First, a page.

Size-Related Health Issues
Collapsed trachea often caused by the pressure that occurs when they jump while their collar is attached to a leash. Prevention tip: Use a harness instead of a collar
Kneecap (patella) injuries from jumping too high. Prevention tip: Use ramps to help small dogs navigate higher surfaces like furniture and steps.
Hypoglycemia, a rapid drop in blood sugar, strikes smaller dogs more than larger ones, especially small breed pups.
Large breed dogs are at a higher risk for:
Hip dysplasia, where the hip joints don’t fit correctly, plagues bigger dogs more than small.
Ligament tears. When a heavier-bodied large dog lands from a jump or makes a sharp turn, it can can twist their legs and tear their ligaments.
Arthritis tends to affect large dogs more because they’re more susceptible to hip and elbow dysplasia than smaller dogs.
Bloat. Deep-chested, large breed dogs can suffer from gastric bloat that may include torsion where the stomach twists and flips over on itself.
Hypothyroidism can affect all dogs,but is most commonly seen in larger breeds.
“Wobblers, ” or Spondylolisthesis is a hereditary malformation of neck vertebrae that can cause weakness and unsteady gait in some large dogs.
We all may be big dog lovers, but some of us literally love large dogs more than little ones, and vice versa. Whether our best pals are little cuties or gentle giants, there are pros and cons to parenting both.
First, let’s get the stereotypes out of the way:
Starting with the obvious differences (picture a Great Dane beside a Chihuahua) size definitely plays a role in behavior, training, activity, and lifestyle issues. There are some stereotypical “myths” that shadow breed sizes, however.
Large = lovable. Big dogs are lovable bears; small dogs are snobbish. Not so fast, plenty of pet parents will tell you their lap dog is affectionate, cuddly and friendly too.
Small = big bark. The good ol’ Napoleon syndrome: making up for their small size by overcompensating with their barks. Who can blame them for trying to make their small bark heard in a big world? However, all canines bark to communicate. While some smaller dogs are hyperactive and yip and yap a lot, small breeds don’t generally bark any louder or more frequently than other breeds.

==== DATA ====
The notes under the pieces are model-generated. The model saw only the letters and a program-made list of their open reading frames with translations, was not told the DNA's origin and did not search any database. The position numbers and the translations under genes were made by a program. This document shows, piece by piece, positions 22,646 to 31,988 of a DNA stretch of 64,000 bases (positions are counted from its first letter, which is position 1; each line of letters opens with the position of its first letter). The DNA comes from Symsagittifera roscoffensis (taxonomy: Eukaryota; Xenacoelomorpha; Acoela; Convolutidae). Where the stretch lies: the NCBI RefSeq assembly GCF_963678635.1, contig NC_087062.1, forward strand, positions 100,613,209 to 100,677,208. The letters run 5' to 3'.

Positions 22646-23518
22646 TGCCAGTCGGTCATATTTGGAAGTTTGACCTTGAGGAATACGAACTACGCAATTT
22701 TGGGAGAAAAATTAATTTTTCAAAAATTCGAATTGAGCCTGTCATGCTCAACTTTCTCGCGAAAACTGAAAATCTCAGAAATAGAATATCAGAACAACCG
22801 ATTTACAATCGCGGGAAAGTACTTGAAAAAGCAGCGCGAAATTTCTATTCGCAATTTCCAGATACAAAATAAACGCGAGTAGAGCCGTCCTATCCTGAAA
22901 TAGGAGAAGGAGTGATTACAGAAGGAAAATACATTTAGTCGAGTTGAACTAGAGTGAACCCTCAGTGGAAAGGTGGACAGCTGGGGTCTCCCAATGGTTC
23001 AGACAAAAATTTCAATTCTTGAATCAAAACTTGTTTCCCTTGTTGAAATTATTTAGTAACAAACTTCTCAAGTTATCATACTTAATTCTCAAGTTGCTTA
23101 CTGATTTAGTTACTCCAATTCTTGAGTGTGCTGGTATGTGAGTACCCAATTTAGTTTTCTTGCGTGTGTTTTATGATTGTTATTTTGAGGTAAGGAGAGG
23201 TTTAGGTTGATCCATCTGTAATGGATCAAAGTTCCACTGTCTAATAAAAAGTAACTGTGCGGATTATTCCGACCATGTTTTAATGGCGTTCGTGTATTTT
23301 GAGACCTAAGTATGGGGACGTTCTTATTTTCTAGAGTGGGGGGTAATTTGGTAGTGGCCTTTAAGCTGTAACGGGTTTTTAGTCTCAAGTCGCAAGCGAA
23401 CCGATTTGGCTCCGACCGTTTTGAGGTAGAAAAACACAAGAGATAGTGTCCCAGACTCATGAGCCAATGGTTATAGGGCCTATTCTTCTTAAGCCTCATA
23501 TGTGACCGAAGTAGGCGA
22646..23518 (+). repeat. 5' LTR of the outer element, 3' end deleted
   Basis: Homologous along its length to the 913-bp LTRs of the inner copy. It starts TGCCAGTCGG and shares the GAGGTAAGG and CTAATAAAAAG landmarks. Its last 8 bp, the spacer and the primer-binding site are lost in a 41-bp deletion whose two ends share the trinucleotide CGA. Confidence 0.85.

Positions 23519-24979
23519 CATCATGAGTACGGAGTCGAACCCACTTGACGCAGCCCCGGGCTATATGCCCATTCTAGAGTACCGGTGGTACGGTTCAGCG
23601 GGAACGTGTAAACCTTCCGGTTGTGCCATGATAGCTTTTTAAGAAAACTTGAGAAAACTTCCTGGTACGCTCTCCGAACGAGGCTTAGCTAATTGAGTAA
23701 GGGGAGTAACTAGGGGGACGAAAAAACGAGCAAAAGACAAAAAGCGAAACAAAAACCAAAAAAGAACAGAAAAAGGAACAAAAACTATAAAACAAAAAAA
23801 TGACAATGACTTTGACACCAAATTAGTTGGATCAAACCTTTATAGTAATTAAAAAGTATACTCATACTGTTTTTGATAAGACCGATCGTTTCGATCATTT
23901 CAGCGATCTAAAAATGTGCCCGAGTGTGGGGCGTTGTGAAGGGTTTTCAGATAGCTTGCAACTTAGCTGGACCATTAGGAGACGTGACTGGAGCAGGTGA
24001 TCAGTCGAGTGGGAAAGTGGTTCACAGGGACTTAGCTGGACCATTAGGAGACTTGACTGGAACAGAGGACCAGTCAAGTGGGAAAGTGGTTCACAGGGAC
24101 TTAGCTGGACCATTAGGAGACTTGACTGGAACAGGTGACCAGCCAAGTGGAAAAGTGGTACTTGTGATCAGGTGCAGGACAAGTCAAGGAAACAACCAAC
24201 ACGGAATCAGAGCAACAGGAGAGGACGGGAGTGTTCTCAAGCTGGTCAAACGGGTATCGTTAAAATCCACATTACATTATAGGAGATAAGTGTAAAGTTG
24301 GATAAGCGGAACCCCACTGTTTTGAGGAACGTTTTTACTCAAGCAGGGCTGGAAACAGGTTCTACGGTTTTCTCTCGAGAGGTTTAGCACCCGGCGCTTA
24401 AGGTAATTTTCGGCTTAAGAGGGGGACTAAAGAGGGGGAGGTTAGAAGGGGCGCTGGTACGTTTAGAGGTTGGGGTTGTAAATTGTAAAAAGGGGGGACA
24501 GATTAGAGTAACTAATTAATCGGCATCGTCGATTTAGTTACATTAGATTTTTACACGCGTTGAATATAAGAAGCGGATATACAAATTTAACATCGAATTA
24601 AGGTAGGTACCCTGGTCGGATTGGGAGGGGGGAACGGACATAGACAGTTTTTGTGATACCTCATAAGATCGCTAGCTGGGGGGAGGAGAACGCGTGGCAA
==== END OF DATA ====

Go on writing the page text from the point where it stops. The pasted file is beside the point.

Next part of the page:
Small dogs don’t need exercise. All dogs require a daily walk, no matter what size they are. Plus all breeds love playing outdoors. A brisk 30- to 45-minute daily walk is a must for optimal health. Small breeds that can have breathing problems like Pugs or French Bulldogs should be walked more slowly but they still need exercise.
Breed size is just one factor that helps shape your best pal’s temperament. How we treat and train our furry friends prominently affects their personalities. Big or small, it all comes down to teaching your pooch that you’re in charge. Quick tip: Start by always entering and exiting the house before your dog.
Why small dogs rule:
More popular. According to the American Kennel Club, small breeds are more popular than large breeds because most of the breeds registered each year are small breeds.
They can cost less. Caring for small dogs generally costs less as far as food and some veterinary costs go. Small breeds eat less and are easier to handle when it comes to spaying, neutering and some surgeries.
Cheap travel dates. It’s easier and less costly to travel with small breeds because they take up less space, especially on airplanes. Extra stars to the little guys for being flight-friendly and more accepted at hotels, stores, and even some restaurants due to their diminutive stature. After all, when was the last time you tried squeezing an Irish Wolf Hound into a pet carrier?
Small dogs make great couch potatoes — er, lap dogs. One good daily stride usually suffices so if your walk time is limited, smaller dogs may be best for your lifestyle.